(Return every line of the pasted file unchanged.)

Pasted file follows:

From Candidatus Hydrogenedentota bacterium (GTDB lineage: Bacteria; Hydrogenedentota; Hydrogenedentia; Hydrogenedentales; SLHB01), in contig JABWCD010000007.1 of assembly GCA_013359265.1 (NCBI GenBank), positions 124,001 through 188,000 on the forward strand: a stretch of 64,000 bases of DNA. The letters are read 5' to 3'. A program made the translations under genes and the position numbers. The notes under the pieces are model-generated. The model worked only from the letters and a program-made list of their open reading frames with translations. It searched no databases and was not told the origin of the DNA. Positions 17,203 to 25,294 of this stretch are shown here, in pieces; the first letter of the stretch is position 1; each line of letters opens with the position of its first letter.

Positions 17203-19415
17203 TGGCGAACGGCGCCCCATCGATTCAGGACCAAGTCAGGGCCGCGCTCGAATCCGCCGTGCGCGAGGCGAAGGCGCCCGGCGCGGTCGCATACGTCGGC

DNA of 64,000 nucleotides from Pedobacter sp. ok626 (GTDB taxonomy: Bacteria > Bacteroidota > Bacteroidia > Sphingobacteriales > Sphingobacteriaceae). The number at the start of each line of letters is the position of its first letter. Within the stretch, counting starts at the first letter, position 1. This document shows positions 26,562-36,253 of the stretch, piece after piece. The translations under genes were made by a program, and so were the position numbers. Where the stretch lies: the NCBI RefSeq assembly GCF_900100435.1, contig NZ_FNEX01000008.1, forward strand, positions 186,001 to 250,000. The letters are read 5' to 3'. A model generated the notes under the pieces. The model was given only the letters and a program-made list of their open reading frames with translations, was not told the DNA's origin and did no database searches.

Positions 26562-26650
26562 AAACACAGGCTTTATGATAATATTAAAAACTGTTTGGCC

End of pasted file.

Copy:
From Candidatus Hydrogenedentota bacterium (GTDB lineage: Bacteria; Hydrogenedentota; Hydrogenedentia; Hydrogenedentales; SLHB01), in contig JABWCD010000007.1 of assembly GCA_013359265.1 (NCBI GenBank), positions 124,001 through 188,000 on the forward strand: a stretch of 64,000 bases of DNA. The letters are read 5' to 3'. A program made the translations under genes and the position numbers. The notes under the pieces are model-generated. The model worked only from the letters and a program-made list of their open reading frames with translations. It searched no databases and was not told the origin of the DNA. Positions 17,203 to 25,294 of this stretch are shown here, in pieces; the first letter of the stretch is position 1; each line of letters opens with the position of its first letter.

Positions 17203-19415
17203 TGGCGAACGGCGCCCCATCGATTCAGGACCAAGTCAGGGCCGCGCTCGAATCCGCCGTGCGCGAGGCGAAGGCGCCCGGCGCGGTCGCATACGTCGGC

DNA of 64,000 nucleotides from Pedobacter sp. ok626 (GTDB taxonomy: Bacteria > Bacteroidota > Bacteroidia > Sphingobacteriales > Sphingobacteriaceae). The number at the start of each line of letters is the position of its first letter. Within the stretch, counting starts at the first letter, position 1. This document shows positions 26,562-36,253 of the stretch, piece after piece. The translations under genes were made by a program, and so were the position numbers. Where the stretch lies: the NCBI RefSeq assembly GCF_900100435.1, contig NZ_FNEX01000008.1, forward strand, positions 186,001 to 250,000. The letters are read 5' to 3'. A model generated the notes under the pieces. The model was given only the letters and a program-made list of their open reading frames with translations, was not told the DNA's origin and did no database searches.

Positions 26562-26650
26562 AAACACAGGCTTTATGATAATATTAAAAACTGTTTGGCC